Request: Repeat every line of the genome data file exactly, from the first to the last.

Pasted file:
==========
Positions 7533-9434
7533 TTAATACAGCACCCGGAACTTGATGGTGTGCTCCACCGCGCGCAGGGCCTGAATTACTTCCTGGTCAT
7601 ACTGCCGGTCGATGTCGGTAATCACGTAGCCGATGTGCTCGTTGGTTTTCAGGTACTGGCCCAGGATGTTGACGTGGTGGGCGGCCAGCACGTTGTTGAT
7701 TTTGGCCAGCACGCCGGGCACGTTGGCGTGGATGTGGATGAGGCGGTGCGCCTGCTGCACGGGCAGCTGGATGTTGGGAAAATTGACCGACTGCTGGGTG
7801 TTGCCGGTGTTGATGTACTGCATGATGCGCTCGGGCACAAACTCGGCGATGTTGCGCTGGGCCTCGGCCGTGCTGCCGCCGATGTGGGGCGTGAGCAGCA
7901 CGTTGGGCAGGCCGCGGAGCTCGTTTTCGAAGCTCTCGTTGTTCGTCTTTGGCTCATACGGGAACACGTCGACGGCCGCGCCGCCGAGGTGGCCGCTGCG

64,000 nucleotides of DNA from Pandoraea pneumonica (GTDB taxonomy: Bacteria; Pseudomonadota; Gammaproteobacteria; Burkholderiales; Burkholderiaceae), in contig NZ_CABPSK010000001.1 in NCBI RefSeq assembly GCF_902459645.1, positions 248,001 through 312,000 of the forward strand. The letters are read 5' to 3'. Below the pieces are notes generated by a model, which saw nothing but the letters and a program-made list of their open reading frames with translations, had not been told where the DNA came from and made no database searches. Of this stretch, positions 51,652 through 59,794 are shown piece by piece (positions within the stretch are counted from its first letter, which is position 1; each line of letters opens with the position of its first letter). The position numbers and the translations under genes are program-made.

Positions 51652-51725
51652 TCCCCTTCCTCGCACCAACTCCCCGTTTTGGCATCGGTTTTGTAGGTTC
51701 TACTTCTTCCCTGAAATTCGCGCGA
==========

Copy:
Positions 7533-9434
7533 TTAATACAGCACCCGGAACTTGATGGTGTGCTCCACCGCGCGCAGGGCCTGAATTACTTCCTGGTCAT
7601 ACTGCCGGTCGATGTCGGTAATCACGTAGCCGATGTGCTCGTTGGTTTTCAGGTACTGGCCCAGGATGTTGACGTGGTGGGCGGCCAGCACGTTGTTGAT
7701 TTTGGCCAGCACGCCGGGCACGTTGGCGTGGATGTGGATGAGGCGGTGCGCCTGCTGCACGGGCAGCTGGATGTTGGGAAAATTGACCGACTGCTGGGTG
7801 TTGCCGGTGTTGATGTACTGCATGATGCGCTCGGGCACAAACTCGGCGATGTTGCGCTGGGCCTCGGCCGTGCTGCCGCCGATGTGGGGCGTGAGCAGCA
7901 CGTTGGGCAGGCCGCGGAGCTCGTTTTCGAAGCTCTCGTTGTTCGTCTTTGGCTCATACGGGAACACGTCGACGGCCGCGCCGCCGAGGTGGCCGCTGCG

64,000 nucleotides of DNA from Pandoraea pneumonica (GTDB taxonomy: Bacteria; Pseudomonadota; Gammaproteobacteria; Burkholderiales; Burkholderiaceae), in contig NZ_CABPSK010000001.1 in NCBI RefSeq assembly GCF_902459645.1, positions 248,001 through 312,000 of the forward strand. The letters are read 5' to 3'. Below the pieces are notes generated by a model, which saw nothing but the letters and a program-made list of their open reading frames with translations, had not been told where the DNA came from and made no database searches. Of this stretch, positions 51,652 through 59,794 are shown piece by piece (positions within the stretch are counted from its first letter, which is position 1; each line of letters opens with the position of its first letter). The position numbers and the translations under genes are program-made.

Positions 51652-51725
51652 TCCCCTTCCTCGCACCAACTCCCCGTTTTGGCATCGGTTTTGTAGGTTC
51701 TACTTCTTCCCTGAAATTCGCGCGA